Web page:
relevant in my view are the position of generations in the social division of labour and the power
derived from this position, as well as the transmission of knowledge between generations. The latter
idea was raised by Margaret Mead (1970), who distinguishes three generational modes at the level of
parent­child relations: prefigurative, cofigurative and postfigurative l relations. With
postfiguration, the flow is from adults to children; with cofiguration, the flow takes place among
peers; and with préfiguration the flow is from children to adults.
Since knowledge and information are connected with both the social division of labour and power
relations, it might be possible to generalise Mead's interpretation of parent­child relations to
generational relations at the level of society at large. The postfigurative mode of learning was typical
for traditional society when children learned the trade from their parents. Skills were transmitted
from generation to generation. With the maturation of capitalist society, postfiguration was
increasingly replaced by cofiguration. Learning from peers, learning by doing, etc. became more
important than traditional learning from parents or teachers. It is more difficult to imagine the
emergence of préfiguration in post­modern society, because children's culture — if acknowledged at
all — is in an inferior position with regard to the hegemonic culture of adults. Children are seen as
imperfect, immature and irresponsible beings. They are to be educated and socialised by adults, and
finally they are to be integrated into modern society.
We might, however, approach children's culture from the opposite angle. Contrary to adults,
children have outstanding abilities: for instance, in learning languages. This talent becomes visible in
migrant families. While the children are able to speak the language of the host country almost
without any accent after a few months, this is completely different for parents. Children are usually
also better than adults in electronic data processing, computers and modern technologies in general.
Therefore, computer illiteracy is more common among the old and adult population than among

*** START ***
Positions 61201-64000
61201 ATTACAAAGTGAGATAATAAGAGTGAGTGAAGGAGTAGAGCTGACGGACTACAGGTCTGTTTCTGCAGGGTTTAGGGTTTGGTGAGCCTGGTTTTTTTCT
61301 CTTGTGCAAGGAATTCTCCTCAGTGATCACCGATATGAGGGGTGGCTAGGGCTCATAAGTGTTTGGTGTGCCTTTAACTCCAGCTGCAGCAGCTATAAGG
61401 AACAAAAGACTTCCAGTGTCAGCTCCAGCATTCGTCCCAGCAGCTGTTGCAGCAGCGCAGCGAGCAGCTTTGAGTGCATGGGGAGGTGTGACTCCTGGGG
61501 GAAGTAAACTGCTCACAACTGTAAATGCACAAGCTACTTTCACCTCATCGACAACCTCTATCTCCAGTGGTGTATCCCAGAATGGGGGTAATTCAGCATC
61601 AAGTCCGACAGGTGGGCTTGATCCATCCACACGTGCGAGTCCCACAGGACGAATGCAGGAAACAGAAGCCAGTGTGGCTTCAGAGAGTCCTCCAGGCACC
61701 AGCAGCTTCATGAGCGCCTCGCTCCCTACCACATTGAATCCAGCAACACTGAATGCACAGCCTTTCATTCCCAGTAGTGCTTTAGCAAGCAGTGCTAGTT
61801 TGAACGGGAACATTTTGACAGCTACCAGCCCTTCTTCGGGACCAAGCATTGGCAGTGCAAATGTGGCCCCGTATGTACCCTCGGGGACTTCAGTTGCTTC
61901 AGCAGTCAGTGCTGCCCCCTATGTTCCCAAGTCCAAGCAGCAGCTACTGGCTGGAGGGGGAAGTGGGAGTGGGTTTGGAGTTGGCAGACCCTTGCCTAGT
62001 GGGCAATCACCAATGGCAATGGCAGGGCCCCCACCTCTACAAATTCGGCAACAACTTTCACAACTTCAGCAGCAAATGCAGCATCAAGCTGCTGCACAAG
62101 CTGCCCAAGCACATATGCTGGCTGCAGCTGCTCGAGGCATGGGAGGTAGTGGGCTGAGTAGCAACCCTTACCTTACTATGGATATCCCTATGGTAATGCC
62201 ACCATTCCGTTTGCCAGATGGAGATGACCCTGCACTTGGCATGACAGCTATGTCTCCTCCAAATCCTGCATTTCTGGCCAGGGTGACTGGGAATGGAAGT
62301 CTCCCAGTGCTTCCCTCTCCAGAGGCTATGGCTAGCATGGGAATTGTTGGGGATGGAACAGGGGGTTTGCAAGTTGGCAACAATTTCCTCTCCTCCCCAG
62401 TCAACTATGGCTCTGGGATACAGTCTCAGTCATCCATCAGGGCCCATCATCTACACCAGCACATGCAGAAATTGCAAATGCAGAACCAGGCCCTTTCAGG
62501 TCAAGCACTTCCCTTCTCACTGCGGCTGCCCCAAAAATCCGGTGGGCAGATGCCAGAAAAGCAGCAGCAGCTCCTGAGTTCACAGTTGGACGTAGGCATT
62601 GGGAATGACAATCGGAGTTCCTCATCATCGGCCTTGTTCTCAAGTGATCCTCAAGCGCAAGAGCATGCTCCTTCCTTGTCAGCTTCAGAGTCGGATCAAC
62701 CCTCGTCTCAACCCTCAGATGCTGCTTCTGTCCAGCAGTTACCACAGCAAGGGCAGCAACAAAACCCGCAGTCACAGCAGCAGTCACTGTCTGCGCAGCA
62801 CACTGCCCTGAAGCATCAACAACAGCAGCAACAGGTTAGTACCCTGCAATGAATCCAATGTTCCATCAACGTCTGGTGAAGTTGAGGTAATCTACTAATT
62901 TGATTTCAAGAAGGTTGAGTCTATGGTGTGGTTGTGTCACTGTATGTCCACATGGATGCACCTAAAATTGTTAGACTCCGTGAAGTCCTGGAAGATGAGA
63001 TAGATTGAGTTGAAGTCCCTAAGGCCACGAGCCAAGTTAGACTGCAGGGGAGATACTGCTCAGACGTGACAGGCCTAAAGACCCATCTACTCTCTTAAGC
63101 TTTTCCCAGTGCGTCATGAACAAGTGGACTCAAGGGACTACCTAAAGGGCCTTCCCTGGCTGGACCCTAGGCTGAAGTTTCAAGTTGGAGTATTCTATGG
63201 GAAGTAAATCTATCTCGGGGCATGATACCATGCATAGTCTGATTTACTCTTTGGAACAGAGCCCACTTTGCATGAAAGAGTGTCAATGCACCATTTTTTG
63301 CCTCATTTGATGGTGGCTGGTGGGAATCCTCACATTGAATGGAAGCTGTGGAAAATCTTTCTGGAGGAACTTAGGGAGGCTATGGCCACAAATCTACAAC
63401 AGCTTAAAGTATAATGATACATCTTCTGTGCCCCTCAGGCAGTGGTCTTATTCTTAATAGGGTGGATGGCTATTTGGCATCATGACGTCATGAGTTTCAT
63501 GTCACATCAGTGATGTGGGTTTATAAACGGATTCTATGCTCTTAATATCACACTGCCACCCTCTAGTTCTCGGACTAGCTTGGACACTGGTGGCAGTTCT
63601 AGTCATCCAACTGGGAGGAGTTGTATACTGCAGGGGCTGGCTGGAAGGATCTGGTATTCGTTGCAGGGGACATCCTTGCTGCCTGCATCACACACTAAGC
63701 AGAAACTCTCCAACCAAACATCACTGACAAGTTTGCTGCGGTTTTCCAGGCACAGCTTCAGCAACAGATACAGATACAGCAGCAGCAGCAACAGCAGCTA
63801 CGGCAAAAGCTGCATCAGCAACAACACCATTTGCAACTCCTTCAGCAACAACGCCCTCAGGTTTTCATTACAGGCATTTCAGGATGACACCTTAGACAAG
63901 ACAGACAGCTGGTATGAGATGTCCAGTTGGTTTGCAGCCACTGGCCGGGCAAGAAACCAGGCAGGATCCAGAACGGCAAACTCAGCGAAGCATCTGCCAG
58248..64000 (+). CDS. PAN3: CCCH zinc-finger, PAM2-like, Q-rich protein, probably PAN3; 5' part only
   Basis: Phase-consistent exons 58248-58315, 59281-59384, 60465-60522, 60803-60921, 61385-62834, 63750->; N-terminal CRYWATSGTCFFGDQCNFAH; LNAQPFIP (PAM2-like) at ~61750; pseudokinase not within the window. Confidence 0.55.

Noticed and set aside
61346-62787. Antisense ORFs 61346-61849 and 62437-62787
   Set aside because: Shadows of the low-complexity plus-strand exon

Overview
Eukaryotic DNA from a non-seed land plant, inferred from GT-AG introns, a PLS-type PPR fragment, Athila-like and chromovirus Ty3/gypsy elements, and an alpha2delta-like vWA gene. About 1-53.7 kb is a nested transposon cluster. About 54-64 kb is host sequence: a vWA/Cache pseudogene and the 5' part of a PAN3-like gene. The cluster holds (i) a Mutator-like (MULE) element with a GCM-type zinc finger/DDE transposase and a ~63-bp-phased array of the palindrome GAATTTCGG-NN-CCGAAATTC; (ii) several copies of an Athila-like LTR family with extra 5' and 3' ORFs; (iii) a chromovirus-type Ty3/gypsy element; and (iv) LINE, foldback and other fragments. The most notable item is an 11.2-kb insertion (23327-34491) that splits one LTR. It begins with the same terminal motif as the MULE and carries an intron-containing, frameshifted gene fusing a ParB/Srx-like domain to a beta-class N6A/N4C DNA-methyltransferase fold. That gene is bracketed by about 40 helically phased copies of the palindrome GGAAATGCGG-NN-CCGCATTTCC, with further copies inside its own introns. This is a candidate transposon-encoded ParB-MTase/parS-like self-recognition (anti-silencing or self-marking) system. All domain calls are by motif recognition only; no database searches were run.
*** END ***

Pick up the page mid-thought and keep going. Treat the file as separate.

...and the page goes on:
children. Helmut Wintersberger
The idea of children as innovators is not very common. The examples above underline the innovative
potential ofn (presumably the most neglected aspect of children's contribution to society) as
well as their role as stakeholders and representatives of posterior generations; they serve the purpose
of facilitating a prefigurative view of the generational relay. In my opinion, furthering such views is
also a crucial element in the debate on sustainable development.
Generational ambivalences
Solidarity vs. conflict was another perspective for approaching generational relations (but obviously
useful when debating gender as well). This was made explicit in the Seminar programme. In analogy
to many emphatic and pessimistic opinions on the family in modern society, research and common
sense have also identified a number of positive and negative prejudices on relations between
generations. In his paper, which he conceives as a contribution to 'research in the discovery mode',
Kurt Liischer formulates the heuristic hypothesis that intergenerational relations imply and generate
ambivalences. On the one hand, "intergenerational relations are endangered on all social levels, the
society, organisations, firms and the family"; on the other hand, "these relations are seen as ties that
guarantee social integration". Compared to the idealisation of family ties, this 'generational paradox'
and the concept of 'generational ambivalence' represent a more realistic view of intergenerational
relations.
References
Beck, U., & Beck-Gernsheim, E. (1990): Das ganz normale Chaos der Liebe. Frankfurt/Main: Suhrkamp.
Höpflinger, F. (1997): Generationenbeziehungen und Generationenverhältnisse — ein Problemaufriß.
In: Badelt, Ch. (ed.): Beziehungen zwischen Generationen. Wien: ÖIF. pp. 7-19.
Mead, M. (1970): Culture and Commitment. A Study of the Generation Gap. Garden City, N.Y.: Natural
History Press.